Through the family room window, in the middle of the white-silver screen, my father was in his suit, a gray suit, dressed for work. Beth paused in the entrance between the kitchen and the family room and watched. The trees in the yard across the street were huge, gray-trunked, high-limbed, the short grass on the lawn yellowed, spotted with fall leaves. He did not move. His suit, even with him kneeling, leaning forward, was loose on his shoulders and back. He had lost so much weight. A car went by, a gray blur. She waited for him to get up.

You should see the area where her stomach was. It’s grown like a pumpkin. Round, bloated. It’s odd—they removed the stomach, and some of the surrounding area if I remember correctly, but even with the removal of so much thereabouts, she looks pregnant. You can see it, the bulge, even under the blanket. I’m assuming it’s the cancer, but I haven’t asked my mother, or Beth. Was it the bloating of the starving child? I don’t know. I don’t ask questions. Before, when I said that I asked questions, I lied.

The nose has at this point been bleeding for about ten minutes. She had had one nosebleed before, two weeks ago maybe, and Beth could not make it stop, so she and Beth had gone to the emergency room. The hospital people had kept her for two days. Her oncologist, who sometimes we liked and sometimes we did not, came and visited and glanced at stainless steel charts and chatted on the side of the bed—he has been her oncologist for many years. They gave her new blood and had monitored her white blood cell count. They had wanted to keep her longer, but she had insisted on going home; she was terrified of being in there, was finished with hospitals, did not want—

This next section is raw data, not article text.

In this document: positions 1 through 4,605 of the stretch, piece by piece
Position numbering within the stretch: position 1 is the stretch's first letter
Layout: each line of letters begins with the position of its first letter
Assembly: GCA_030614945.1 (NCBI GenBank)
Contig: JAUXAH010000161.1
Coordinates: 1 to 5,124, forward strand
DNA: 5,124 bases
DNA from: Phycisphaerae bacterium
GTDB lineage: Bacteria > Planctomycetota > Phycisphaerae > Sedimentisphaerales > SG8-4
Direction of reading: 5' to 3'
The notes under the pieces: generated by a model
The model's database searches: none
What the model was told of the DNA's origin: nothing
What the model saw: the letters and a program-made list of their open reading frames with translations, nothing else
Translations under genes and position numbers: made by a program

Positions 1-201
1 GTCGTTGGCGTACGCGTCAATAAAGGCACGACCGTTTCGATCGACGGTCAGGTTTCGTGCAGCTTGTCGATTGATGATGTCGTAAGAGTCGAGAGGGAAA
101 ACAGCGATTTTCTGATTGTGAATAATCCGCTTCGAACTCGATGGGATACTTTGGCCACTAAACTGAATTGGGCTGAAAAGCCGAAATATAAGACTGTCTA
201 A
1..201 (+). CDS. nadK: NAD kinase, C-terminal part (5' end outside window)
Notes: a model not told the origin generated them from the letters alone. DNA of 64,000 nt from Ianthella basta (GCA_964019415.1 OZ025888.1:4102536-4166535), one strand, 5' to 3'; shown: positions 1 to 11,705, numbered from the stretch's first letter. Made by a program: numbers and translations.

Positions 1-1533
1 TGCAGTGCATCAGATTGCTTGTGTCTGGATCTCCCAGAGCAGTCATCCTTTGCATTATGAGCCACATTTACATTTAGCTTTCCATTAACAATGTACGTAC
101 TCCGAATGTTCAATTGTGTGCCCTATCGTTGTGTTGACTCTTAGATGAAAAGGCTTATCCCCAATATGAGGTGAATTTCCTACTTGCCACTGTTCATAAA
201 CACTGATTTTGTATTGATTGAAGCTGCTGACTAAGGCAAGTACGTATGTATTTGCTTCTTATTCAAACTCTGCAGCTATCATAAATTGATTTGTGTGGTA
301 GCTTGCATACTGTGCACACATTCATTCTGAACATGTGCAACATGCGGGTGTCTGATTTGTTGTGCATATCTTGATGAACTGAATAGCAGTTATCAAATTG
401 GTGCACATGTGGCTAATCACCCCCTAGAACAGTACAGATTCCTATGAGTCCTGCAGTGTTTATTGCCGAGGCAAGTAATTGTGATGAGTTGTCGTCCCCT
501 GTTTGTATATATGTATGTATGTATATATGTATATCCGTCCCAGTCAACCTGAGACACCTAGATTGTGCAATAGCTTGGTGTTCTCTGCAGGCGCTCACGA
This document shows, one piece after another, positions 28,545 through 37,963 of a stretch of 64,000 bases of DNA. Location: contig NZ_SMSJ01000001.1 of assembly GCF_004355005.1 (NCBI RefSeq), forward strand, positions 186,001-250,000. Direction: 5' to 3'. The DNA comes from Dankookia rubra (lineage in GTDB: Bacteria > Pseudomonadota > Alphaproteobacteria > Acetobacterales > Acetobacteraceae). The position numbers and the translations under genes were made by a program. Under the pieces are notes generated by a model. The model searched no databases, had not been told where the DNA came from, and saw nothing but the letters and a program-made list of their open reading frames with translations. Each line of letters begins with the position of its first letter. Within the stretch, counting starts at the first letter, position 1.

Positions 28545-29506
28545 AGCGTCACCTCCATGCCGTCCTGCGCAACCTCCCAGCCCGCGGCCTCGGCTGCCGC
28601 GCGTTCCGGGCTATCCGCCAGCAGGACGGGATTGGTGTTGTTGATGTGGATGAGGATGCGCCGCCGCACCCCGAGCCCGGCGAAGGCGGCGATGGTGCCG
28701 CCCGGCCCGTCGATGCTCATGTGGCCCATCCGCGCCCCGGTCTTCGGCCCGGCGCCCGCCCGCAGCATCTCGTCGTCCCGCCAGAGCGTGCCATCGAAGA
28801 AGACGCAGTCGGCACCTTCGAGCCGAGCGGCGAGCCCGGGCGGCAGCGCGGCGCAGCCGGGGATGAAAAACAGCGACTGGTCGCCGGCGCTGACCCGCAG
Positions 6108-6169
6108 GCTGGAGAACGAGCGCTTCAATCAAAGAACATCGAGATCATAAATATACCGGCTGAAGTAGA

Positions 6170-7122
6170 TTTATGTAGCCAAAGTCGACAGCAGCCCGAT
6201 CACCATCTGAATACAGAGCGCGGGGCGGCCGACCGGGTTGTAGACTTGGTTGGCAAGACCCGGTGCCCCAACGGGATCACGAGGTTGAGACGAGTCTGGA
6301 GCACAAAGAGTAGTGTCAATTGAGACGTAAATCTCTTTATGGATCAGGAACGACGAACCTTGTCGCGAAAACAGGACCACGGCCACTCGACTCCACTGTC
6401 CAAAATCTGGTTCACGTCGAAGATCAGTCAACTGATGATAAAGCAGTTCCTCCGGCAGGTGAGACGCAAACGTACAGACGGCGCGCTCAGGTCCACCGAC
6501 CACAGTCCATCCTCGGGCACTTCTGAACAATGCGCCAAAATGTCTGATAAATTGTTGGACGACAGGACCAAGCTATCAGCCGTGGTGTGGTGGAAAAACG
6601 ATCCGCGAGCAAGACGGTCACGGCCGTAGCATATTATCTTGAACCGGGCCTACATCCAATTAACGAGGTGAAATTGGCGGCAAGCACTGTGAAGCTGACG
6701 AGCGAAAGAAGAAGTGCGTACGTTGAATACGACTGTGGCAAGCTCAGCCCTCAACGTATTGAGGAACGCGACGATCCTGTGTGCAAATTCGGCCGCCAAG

She had come out feeling defeated, stripped, and now, safely at home, she did not want to go back. She had made me and Beth promise that she would never have to go back. We had promised.

Okay, we said.

I’m serious, she said.

"Okay," we said.

I push her forehead as far back as possible. The arm of the couch is soft and pliable.

She spits. She is used to the spitting, but still makes strained, soft vomiting noises.

Does it hurt? I ask.

Does what hurt?

The spitting.

No, it feels good, stupid.


A family walks by outside, two parents, a small child in snow-pants and a parka, a stroller. They do not look through our window. It is hard to tell if they know. They might know but are being polite. People know.

My mother likes to have the curtains open so she can see the yard and the street. During the day it is often very bright outside, and though the brightness is visible from inside the family room, somehow the light does not travel effectively into the family room, in terms of bringing to the family room any noticeable illumination. I am not a proponent of the curtains being open.

Some people know. Of course they know.

People know.

Everyone knows.

Everyone is talking. Waiting.

I have plans for them, the nosy, the inquisitive, the pitying, have developed elaborate fantasies for those who would see us as grotesque, pathetic, our situation gossip fodder. I picture strangulations—Tsk tsk, I hear she’s-GURGLE!—neck-breakings—what will happen to that poor little bo-CRACK!—I picture kicking bodies as they lie curled on the ground, spitting blood as they—Jesus Christ, Jesus fucking Christ, I’m sorry, I’m sorry!—beg for mercy. I lift them over my head and then bring them down, break them over my knee, their spines like dowels of balsa. Can’t you see it? I push offenders into giant vats of acid and watch them struggle, scream as the acid burns, breaks them apart. My hands fly into them, breaking their skin—I pull out hearts and intestines and toss them aside. I do head-crushings, beheadings, some work with baseball bats—the variety and degree of punishment depending on the offender and the offense. Those whom I don’t like or my mother doesn’t like in the first place get the worst—usually long, drawn-out strangulations, faces of red then purple then mauve. Those I barely know, like the family that just walked by, are spared the worst—nothing personal. I’ll run them over with my car.